China’s initiative for a modern-day silk road, known as ‘One Belt, One Road’, aims to connect Asia, Africa, Europe and their near seas. Under the definition contained in Xi Jinping’s New Security Concept stating that ‘development equals security’, OBOR can be conceptualized as the most ambitious infrastructure-based security initiative in the world today. This has major implications for geopolitical relations and stability in various regions. It would be beneficial for the European Union (EU) member states to invest in a common response to OBOR, as opposed to engaging with this initiative primarily at the national level.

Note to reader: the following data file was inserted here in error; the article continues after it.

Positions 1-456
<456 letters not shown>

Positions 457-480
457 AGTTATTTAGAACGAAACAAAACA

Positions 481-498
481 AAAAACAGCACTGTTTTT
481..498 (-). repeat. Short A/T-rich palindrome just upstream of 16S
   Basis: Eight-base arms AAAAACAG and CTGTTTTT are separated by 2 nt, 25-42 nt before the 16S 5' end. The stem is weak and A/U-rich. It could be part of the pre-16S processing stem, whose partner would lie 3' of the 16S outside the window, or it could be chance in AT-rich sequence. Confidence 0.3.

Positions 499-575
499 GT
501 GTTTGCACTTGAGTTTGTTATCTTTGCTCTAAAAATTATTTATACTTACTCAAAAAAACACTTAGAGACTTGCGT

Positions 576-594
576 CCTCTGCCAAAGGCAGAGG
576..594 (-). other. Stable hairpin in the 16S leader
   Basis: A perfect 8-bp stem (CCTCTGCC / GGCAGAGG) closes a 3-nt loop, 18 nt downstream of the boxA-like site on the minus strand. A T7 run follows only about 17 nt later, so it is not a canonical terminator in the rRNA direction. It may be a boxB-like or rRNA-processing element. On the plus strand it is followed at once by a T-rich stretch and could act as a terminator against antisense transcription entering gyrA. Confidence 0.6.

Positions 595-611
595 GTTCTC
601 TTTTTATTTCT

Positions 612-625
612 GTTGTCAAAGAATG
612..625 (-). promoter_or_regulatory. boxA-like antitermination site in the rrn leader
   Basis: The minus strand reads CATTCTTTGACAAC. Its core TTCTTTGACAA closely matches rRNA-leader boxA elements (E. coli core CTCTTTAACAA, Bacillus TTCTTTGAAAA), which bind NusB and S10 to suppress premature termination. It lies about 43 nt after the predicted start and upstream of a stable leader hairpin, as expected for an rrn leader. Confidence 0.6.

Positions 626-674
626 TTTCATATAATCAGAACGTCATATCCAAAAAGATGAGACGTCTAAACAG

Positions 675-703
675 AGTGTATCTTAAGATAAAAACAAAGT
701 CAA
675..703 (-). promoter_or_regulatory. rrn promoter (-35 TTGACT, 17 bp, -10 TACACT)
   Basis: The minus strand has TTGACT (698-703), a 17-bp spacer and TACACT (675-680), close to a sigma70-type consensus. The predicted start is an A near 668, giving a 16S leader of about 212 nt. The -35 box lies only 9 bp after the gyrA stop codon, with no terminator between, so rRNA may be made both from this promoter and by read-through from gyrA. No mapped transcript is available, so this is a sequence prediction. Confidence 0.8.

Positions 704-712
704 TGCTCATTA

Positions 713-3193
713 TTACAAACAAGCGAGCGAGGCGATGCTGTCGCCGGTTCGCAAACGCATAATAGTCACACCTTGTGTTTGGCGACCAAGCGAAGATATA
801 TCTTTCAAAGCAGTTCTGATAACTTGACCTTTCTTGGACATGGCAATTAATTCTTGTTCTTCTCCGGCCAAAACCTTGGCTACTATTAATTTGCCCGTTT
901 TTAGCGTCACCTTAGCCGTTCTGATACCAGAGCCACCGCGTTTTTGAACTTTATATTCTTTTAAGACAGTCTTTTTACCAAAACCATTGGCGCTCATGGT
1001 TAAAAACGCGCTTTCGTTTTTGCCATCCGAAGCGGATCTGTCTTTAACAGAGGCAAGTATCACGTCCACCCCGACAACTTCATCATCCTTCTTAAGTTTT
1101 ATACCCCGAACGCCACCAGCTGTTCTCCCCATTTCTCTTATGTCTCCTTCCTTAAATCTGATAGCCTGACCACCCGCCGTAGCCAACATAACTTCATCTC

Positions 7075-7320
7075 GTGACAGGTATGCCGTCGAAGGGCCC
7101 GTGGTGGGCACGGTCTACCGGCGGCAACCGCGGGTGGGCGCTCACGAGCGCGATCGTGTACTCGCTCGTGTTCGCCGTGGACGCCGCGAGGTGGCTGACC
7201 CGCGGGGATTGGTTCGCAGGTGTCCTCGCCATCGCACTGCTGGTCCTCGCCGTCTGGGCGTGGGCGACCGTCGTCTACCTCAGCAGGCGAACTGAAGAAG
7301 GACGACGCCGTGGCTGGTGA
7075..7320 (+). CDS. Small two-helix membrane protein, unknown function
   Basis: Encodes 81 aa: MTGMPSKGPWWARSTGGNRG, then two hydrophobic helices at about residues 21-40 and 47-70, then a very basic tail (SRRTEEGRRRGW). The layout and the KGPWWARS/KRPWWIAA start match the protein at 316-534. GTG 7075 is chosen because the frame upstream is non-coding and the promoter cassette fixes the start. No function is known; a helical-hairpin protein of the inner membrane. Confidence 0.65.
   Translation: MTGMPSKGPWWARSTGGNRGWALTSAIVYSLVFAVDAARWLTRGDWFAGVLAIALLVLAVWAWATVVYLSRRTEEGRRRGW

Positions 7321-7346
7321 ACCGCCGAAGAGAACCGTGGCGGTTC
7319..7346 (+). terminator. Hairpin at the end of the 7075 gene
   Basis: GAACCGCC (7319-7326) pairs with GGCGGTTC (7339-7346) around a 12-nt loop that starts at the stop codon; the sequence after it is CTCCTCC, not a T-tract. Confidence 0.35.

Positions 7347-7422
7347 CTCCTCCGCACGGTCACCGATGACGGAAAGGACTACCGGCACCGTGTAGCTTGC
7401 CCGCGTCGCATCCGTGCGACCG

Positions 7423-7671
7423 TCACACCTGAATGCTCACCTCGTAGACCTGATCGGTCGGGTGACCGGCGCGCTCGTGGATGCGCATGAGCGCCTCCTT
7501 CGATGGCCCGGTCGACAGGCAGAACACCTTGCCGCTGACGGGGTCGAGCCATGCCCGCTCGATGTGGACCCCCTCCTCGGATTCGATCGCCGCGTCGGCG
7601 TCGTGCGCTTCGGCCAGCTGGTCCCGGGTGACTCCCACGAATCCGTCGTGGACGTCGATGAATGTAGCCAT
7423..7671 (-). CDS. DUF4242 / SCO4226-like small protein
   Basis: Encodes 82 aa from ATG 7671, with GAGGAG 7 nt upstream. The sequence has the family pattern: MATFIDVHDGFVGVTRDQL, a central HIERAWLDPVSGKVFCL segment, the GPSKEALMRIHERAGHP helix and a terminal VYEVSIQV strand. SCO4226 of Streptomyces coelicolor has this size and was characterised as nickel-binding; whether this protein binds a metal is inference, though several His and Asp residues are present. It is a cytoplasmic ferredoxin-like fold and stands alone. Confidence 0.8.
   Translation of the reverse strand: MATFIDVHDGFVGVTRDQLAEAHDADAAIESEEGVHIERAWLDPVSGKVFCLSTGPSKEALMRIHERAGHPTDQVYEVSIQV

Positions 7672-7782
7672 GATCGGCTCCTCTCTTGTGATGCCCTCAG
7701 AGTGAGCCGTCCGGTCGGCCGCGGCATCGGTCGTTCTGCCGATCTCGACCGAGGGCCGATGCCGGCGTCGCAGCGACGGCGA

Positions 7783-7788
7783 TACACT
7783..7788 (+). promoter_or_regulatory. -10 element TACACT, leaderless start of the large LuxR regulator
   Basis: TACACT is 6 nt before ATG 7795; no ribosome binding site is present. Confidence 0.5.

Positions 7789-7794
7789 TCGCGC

This Clingendael Policy Brief explores how the EU’s existing policy tools and frameworks might be used for enhanced Sino–European security cooperation in relation to OBOR. It is argued that if the European Union works with China under the framework of the EU–China strategic partnership, to align with, inter alia, the planned restructuring of its European Neighbourhood Policy, as well as projects included under its European Maritime Security Strategy and Partnership Instrument to link with the so-called ‘Belt’ and ‘Road’ projects, this would entail true added value for the EU. These steps should be part of the EU’s new Global Strategy for Foreign Policy and Security, which is due in June 2016.